Page 196 - WSAVA2018
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 25-28 September, 2018 | Singapore
Figure 1 – A Kaplan Meier survival plot illustrating the estimated time to the primary endpoint in the two treatment groups in the EPIC trial.
Ramifications of the EPIC trial
As a result of the findings of the EPIC study we can conclude that there is a benefit of administration of pimobendan before the onset of signs of CHF in dogs with DMVD. We cannot however conclude that all
dogs with DMVD will benefit. No dogs without cardiac enlargement (stage B1 dogs) were recruited to the study and therefore we can only conclude that there is a benefit associated with the administration of pimobendan to dogs with DMVD that have enlarged hearts (i.e. stage B2 dogs).
The majority of dogs recruited to the study were completely free of any outward signs of disease. The majority of the dogs’ owners did not consider their dog to be coughing, nor did they feel that their dog’s exercise tolerance was in any way compromised. This has the important implication that dogs appear to benefit from therapy before they are showing any signs. This in turn means that taking the approach of waiting until signs develop may now result in some dogs being denied potentially life-prolonging and life-improving therapy.
It is this point which highlights the key change in the management of patients with mitral valve disease which the EPIC study has brought about. Previously taking
a “watch and wait” approach was entirely justified on the basis of the available evidence. A patient would
be expected to demonstrate some signs – such as coughing, exercise intolerance or increased respiratory rate – either prior to, or at, the time when the introduction of therapy was justified on the basis of the best evidence available. Now if one waits until clinical signs are present before investigating a patient’s disease it is possible that a stage of disease during which that patient would have benefitted from therapy would already have elapsed by the time treatment is started. The opportunity to help that patient would have been missed.
Watching and waiting, although a previously sensible approach, is no longer enough to enable you to offer the best evidence-based care to your patients with DMVD. If you are suspicious that a patient may have progressive DMVD, even in the absence of any outward clinical signs, it is worth investigating further. If such a dog is shown to have cardiomegaly, initiating treatment with pimobendan at that stage will probably result in the dog having a longer period before the development of signs of heart failure and prolong the dog’s life.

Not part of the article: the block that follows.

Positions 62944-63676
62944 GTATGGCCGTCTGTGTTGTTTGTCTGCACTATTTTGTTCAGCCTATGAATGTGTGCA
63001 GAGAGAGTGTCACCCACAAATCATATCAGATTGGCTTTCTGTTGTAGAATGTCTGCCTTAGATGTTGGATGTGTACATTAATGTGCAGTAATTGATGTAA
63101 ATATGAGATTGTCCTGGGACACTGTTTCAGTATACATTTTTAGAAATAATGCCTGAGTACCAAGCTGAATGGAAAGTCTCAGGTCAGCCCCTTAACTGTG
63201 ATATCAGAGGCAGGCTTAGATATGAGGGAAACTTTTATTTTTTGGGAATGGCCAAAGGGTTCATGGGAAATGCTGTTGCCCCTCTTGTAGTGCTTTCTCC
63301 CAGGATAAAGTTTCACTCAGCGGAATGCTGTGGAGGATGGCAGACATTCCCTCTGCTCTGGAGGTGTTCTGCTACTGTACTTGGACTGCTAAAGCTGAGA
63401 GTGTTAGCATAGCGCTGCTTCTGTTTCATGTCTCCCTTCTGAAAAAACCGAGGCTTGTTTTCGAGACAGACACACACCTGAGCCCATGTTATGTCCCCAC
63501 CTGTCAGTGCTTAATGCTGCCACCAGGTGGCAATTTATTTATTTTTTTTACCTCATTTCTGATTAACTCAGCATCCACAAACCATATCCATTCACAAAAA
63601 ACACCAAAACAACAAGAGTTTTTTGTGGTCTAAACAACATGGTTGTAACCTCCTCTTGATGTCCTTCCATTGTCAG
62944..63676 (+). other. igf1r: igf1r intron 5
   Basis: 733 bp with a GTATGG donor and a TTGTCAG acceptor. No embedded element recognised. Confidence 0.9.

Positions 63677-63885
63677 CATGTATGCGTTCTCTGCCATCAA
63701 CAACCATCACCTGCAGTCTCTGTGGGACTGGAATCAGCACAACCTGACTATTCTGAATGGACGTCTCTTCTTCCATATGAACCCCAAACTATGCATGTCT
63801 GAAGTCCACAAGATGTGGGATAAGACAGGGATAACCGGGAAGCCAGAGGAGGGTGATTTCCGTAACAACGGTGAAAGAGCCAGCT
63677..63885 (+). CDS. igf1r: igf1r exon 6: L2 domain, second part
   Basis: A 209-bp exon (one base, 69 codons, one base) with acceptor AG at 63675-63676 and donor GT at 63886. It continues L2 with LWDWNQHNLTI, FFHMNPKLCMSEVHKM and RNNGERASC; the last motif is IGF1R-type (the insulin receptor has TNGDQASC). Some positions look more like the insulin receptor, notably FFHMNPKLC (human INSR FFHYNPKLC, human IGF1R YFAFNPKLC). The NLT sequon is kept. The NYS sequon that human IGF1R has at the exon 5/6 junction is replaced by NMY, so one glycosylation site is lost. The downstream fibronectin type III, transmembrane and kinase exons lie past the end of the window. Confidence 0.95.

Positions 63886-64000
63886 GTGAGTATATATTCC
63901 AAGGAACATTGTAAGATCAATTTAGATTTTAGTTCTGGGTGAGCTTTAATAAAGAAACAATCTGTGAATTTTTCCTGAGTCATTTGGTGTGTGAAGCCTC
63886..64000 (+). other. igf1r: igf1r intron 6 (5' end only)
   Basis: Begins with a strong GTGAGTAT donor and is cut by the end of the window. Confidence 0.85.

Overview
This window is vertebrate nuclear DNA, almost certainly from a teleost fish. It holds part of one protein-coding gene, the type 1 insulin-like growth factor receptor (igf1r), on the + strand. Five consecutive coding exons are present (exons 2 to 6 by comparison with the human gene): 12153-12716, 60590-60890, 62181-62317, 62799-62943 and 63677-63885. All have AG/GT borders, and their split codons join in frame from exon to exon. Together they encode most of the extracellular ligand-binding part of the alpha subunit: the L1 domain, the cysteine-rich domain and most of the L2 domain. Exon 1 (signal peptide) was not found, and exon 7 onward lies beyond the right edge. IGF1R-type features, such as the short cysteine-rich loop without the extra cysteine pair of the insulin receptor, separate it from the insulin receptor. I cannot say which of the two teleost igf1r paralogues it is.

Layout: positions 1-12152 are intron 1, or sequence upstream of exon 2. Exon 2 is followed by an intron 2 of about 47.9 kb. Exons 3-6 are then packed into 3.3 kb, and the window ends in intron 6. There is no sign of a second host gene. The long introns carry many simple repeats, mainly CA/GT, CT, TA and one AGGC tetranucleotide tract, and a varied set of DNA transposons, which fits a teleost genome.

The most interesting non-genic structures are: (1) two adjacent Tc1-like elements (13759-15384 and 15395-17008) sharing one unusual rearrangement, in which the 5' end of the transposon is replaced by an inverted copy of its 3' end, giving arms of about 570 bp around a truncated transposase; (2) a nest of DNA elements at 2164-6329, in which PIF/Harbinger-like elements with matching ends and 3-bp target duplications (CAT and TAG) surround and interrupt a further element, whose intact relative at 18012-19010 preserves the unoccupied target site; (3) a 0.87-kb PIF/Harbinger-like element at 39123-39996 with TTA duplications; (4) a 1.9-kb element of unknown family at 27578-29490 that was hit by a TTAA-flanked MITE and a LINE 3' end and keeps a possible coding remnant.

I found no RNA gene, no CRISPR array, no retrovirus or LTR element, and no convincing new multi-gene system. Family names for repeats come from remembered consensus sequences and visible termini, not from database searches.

How can dogs that will benefit from early therapy be found?
It is relevant to ask “how can dogs that will benefit from therapy be identified in practice?” The simple answer is “dogs like those recruited to the EPIC study will benefit from therapy” – therefore to determine whether or not a dog may benefit from therapy requires one first to be cognisant of the inclusion (and exclusion) criteria of the study. The most relevant ones are reproduced in the table below.
    EPIC study
   Inclusion criteria
· Systolic murmur with maximal intensity over the mitral area (≥ grade 3/6)
· Characteristic valvular lesions of the mitral valve and apparatus
· Presence of MR on the colour Doppler echocardiogram
· Echocardiographic evidence of left atrial dilatation 2D LA/Ao ratio ≥ 1.6
(by the Swedish method)
· LVIDDN ≥ 1.7 according to the Cornell formula
· Radiographic evidence of cardiomegaly VHS score > 10.5
    Exclusion criteria
 · Clinically significant supraventricular and/or ventricular tachyarrhythmias · Cardiac disease other than MMVD
· Evidence of clinically relevant pulmonary hypertension (RA:RV gradient
> 65 mmHg)
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When results of a clinical trial are generalised to a larger population of dogs we are assuming that because the drug was shown to be effective in dogs defined by the inclusion criteria of the study – it will be similarly effective in other dogs that share those characteristics. We do
not know whether the drug will be effective in dogs that differ from those recruited to the study and therefore we should probably refrain from administering it!
How are dogs with preclinical mitral valve likely to be discovered?
A cardinal sign of MVD is the presence of a left apical systolic murmur in a dog of an appropriate age and breed. The murmur is reliably detected on clinical examination (if dogs are auscultated carefully!) and is usually present for years before clinical signs develop.
All dogs recruited to the EPIC study had murmurs that were at least a grade III/VI in audibility i.e. at least as loud as the underlying heart sounds S1 and S2. If a dog is carefully auscultated and does not have a heart murmur, or has one of a low intensity it is unlikely to be a dog that will benefit from therapy. A murmur is usually present in dogs with MVD for years before clinical signs develop. In its early stages MVD is usually slowly progressive. For these two reasons, annual auscultation of at-risk dogs will probably be sufficient to identify the presence of disease well before treatment is likely to be necessary. Only dogs with louder murmurs need undergo further investigation (provided it seems clinically likely that the cause of the dog’s murmur is MVD). Dogs with quiet murmurs as a consequence of MVD are very unlikely
to have advanced disease. A large majority of the dogs recruited to the EPIC study were considered by their owners to be normal and have no signs attributable to
43RD WORLD SMALL ANIMAL VETERINARY ASSOCIATION CONGRESS AND 9TH FASAVA CONGRESS


































































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